OGDEN — If there’s a more humble, unassuming restaurant in the greater Ogden area, we’ve yet to encounter it.
Sitting smack-dab in the middle of a nondescript strip mall — with a payday loan center on one side and a tattoo parlor on the other, no less — Lee’s Diner is the epitome of the modest eating experience. Inside, the homey, western feel of the weathered wood-paneling and the fluorescent light panels call to mind any number of other modest, blue-collar diners around the country.
And as for the menu? Nothing fancy there, either; just what owners Ching and Lee Liu describe as good, down-home American food.
Lee’s Diner opened a little over a month ago in its current location at 333 2nd St., replacing the now-defunct Beebop Korean BBQ restaurant. Although the new restaurant has only been around since early February, its roots go back much further than that. Both Ching and Lee grew up in the food service industry — they were originally associated with the Star Cafe in Clearfield, which Lee’s family owns.
Then, about a decade ago, Ching and Lee opened their own restaurant in Ogden, Uncle Lee’s Cafe, on 12th Street just west of Interstate 15.
Three months ago, Uncle Lee’s closed. Ching says she figured she and her husband would take some time off from the restaurant business, but she didn’t realize how much they’d miss it.
“After the place closed, we felt we lost something,” she said. “On Facebook, our customers were saying ‘We miss you,’ and we were saying ‘We miss you, too.’ I feel like I got lost and just missed my customers.”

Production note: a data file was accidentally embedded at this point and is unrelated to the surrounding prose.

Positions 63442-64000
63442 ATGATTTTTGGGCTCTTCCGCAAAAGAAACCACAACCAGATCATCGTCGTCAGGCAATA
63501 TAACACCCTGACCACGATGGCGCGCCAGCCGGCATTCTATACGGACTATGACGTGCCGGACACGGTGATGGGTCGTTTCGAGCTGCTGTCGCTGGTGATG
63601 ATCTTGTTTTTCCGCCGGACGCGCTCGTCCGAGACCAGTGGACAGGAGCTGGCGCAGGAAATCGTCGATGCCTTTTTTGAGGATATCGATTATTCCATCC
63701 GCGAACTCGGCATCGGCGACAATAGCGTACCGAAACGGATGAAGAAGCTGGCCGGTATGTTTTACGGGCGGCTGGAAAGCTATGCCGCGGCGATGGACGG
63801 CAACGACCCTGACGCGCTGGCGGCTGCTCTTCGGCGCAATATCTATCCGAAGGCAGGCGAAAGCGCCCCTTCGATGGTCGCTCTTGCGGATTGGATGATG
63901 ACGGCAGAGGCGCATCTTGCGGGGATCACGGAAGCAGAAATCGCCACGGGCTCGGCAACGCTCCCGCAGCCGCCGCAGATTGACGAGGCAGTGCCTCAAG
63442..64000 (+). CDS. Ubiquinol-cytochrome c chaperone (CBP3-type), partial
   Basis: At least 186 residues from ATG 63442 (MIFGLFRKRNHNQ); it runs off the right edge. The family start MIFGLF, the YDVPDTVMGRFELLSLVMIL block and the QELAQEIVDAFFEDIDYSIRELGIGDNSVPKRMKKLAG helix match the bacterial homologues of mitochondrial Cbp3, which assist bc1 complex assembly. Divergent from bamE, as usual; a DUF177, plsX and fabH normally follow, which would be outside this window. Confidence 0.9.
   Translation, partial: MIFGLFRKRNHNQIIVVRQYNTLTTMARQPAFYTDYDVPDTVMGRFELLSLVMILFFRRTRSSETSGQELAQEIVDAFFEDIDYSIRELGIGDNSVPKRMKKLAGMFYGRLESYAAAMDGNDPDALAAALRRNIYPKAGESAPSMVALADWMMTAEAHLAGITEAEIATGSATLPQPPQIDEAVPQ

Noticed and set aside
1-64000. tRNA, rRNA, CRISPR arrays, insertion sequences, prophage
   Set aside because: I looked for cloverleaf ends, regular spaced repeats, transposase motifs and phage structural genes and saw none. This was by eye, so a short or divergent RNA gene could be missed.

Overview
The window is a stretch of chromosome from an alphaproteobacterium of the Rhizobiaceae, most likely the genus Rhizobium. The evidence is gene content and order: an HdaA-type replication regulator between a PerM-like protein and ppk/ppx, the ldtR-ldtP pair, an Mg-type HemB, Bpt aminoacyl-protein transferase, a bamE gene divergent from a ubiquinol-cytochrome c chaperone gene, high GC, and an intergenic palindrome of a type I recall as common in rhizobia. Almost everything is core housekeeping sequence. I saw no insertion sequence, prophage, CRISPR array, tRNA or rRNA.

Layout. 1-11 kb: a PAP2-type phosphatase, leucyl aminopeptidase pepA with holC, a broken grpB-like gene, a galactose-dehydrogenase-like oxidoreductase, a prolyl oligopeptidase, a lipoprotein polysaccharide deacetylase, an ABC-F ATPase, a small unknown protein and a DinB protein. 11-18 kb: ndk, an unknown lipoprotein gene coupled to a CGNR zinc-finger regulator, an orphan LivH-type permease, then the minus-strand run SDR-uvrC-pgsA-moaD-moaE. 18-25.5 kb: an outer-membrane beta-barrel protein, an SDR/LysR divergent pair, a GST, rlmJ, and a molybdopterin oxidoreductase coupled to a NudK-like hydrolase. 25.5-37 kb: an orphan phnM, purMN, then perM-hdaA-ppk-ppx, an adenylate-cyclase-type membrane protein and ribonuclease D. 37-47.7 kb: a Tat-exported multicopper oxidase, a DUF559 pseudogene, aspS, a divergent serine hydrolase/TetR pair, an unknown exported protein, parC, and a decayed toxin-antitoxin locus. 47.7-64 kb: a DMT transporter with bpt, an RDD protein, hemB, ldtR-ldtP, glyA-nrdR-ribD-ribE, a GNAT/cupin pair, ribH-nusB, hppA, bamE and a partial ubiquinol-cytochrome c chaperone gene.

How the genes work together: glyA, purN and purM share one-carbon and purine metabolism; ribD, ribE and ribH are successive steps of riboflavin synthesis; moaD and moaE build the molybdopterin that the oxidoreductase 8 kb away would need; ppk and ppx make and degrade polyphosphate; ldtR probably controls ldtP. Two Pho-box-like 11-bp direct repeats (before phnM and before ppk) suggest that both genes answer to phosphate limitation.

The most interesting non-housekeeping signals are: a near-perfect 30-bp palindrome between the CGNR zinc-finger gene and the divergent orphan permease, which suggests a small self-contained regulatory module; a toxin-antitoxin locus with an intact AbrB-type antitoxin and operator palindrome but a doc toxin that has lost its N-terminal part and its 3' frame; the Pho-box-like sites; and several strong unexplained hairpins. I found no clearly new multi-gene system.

The cafe is open for breakfast and lunch. Hours are 7 a.m. to 4 p.m. seven days a week.
Popular breakfast items include the Country Fried Steak, with a hand-battered steak topped with made-from-scratch gravy, for $9.69. The Pork Chop Eggs dish features marinated homestyle pork chops ($8.99/one chop, $11.99/two chops), while the Country Platter offers home fries or hash browns with bacon, ham or sausage and green peppers, onions and mushrooms smothered in country gravy and topped with two eggs ($8.99).
All breakfast meals include two eggs, hash browns or home fries, and a choice of scone, toast, pancakes or crepe.
For lunch, Ching says they make a pretty mean hamburger ($6.39-$8.69). The Hot Hamburger Sandwich and Hot Roast Beef Sandwich ($8.29 each) are also big sellers, as is the clam chowder on Fridays ($2.99/cup, $4.59 bowl).
“It’s really good,” Ching said of the chowder. “Some folks just come for that.”
Popular “Chef’s Specials” include the Pot Roast ($10.99), Seniors Chicken Tenderloins ($7.19), and Meat Loaf ($9.99). Specials come with Texas toast or dinner roll, vegetables, soup or salad, and french fries, mashed potatoes or baked potato.
The Liu family says they pride themselves on hearty meals for hungry people.
“That’s what we try to do — big portions and a fair price,” Ching said. “I just want people to come back. I really love to cook.”
Like the modest restaurant she and her husband run, Ching is equally modest about her cooking. And she’s always looking to improve her culinary skills.
For example, back when she first started making homemade salsa for Uncle Lee’s Cafe, Ching says people would tell her, “Your salsa doesn’t have any taste.”
“I tasted it and said, ‘Yeah, you’re right,’” she recalls.
It was a similar experience with their early attempts at hashbrowns.
“Our hashbrowns were originally kind of mushy,” Ching said. “People would say, ‘They’re not very crispy, and they’re bland.’ So over the years we’ve changed our hashbrowns. Now, they taste pretty good, and people tell me, ‘Your hashbrowns are improving.’”
Like their restaurant, Ching and Lee Liu are humble enough to take the criticism with the compliments.
“I like to hear from people,” she said. “That’s how you learn and improve. I think my cooking is improving, and I really enjoy cooking.”